Preparation

Your first long ride should not be your first ride of the season.

Before attempting a goal distance, get your bicycle out early and go on some leisurely rides of 50%-60% of your planned distance. For example, a few rides of 50-100 km should be completed prior to a 200 km ride and at least one ride of 125-175 km is recommended. For a 100 km Populaire, ride a few 25 and 50 km routes and at least one 75 km route.

Be sure your bicycle is in top condition. Have it set up to fit you properly (riding 100 km on a bike that does not fit you can be an unhappy experience). Make sure your bike is dependable and comfortable: the basics include wheels that are true, a good supple saddle at the correct height, and an efficient posture as given by the proper size frame and stem extension.

In General

Experience will be your best guide as to what to bring and how to ride a Brevet or Randonee. Before you get this experience the best course of action is to talk to and ride with more experienced members of the club and try out their suggestions. Many things are personal preference. Err on the side of caution and bring too much food and too many clothes on your first few rides…

What to Wear

As many rides go into the foothills and/or mountains, you cannot depend on the weather (or, you can depend on it changing). Be prepared for rapid weather changes that are characteristic of the Rockies. You may experience all four seasons in one day + night!

Complete Equipment List

It may be feasible to leave some of these at home depending upon the expected weather and ride-length, but you should at least consider all of the following. Bear in mind that many people have different lists — if you get cold easily or prefer different sorts of clothes, by all means use what works for you. As you gain experience on the shorter rides, you will know more about what you're comfortable taking on the longer rides.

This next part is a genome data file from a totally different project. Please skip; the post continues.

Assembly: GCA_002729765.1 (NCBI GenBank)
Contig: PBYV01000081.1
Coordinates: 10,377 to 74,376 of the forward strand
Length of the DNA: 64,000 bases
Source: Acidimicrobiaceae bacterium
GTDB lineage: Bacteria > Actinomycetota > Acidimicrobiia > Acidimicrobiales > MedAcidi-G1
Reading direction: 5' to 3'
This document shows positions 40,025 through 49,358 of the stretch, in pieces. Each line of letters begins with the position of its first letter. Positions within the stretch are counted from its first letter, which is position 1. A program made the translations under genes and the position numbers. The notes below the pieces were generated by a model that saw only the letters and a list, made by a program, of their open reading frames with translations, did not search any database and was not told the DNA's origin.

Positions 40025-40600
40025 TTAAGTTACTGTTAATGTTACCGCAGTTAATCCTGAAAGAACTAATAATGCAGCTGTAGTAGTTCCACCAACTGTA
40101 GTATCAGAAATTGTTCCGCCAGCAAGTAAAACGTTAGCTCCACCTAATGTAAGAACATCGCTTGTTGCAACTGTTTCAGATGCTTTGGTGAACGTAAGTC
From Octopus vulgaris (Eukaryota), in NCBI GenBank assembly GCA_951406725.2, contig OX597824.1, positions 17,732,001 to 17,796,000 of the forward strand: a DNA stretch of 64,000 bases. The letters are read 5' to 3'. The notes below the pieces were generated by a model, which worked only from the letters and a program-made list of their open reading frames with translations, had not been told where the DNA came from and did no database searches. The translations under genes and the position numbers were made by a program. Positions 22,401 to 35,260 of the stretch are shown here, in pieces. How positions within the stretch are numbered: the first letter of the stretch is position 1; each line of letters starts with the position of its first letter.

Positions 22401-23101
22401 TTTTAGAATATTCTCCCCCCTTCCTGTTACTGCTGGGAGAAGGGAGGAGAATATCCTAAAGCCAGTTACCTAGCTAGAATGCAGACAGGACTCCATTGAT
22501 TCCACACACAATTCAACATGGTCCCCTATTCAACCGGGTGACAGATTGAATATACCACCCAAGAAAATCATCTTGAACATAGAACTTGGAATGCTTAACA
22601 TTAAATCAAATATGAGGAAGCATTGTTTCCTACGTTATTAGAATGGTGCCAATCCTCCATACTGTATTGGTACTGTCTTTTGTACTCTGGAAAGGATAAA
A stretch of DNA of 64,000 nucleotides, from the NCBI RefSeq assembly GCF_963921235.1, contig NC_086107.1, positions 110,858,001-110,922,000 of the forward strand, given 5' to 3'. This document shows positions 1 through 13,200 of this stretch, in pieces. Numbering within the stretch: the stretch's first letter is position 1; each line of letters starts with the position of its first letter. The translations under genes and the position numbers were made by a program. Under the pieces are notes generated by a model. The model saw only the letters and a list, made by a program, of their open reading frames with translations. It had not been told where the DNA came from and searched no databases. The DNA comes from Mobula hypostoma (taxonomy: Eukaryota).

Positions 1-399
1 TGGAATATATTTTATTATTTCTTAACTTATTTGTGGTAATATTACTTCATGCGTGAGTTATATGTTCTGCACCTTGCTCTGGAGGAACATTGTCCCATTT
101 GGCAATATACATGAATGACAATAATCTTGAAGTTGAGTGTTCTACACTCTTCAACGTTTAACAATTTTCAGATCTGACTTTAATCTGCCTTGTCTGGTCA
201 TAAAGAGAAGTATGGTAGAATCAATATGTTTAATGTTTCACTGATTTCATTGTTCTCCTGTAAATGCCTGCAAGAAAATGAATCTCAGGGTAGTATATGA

Shorter rides of 200km or 300km can often be completed in the daylight in summer (note that 300km rides or longer require participants to have front and rear lights, even if you expect to finish in daylight).

The Bike

  1. Front + rear lights (must have solid mode on the rear lights).
  2. Backup lights (most people just mount two or three rear lights).
  3. Pump
  4. Tube(s) + patch kit
  5. Tools (e.g a multitool) plus any parts you feel are needed.
    1. Minimum: chain tool, Allen keys for your bike, wrenches for your bike
    2. On longer rides, especially if rain is a possibility, chain lube is a good idea.
    3. Some people take a freehub tool and larger wrench on longer rides.
    4. Some people take spare spokes on longer rides.
    5. A few people take an extra tire on longer rides.
    6. Remember that although you can visit a bike-shop en-route, you may be over 100km from such amenities on some rides and many won't have Campagnolo freehub tools, for example.
  6. Carrying device: most people use some sort of on-bike bag/rack. Some people use a combo of a big seat-bag and a small backpack or just a backpack.

On You or in Your Carrying-Device

This is a minimal list of clothing you should consider carrying. Many people carry much more (e.g. warm fleece jackets on longer rides, change of jersey/shorts for 600km and greater rides, etcetera). This will largely depend on weather, route and time: it can get quite cold at 5am.

  1. Helmet + jersey + shorts + socks (wool is usually best).
  2. Warm upper layer
  3. Some sort of long jersey or long underwear is usual. Many people use (merino) wool.
  4. Could just be arm-warmers on warm, short rides.
  5. Leg warmers and/or knee warmers (weather-dependent)
  6. Rain jacket (should be waterproof)
  7. Rain pants
  8. Cycling gloves (as per your preference; most people use padded gloves)
  9. Warm gloves/mitts for night-time
  10. Toque
  11. Booties/shoe-covers (will somewhat depend on sock choice)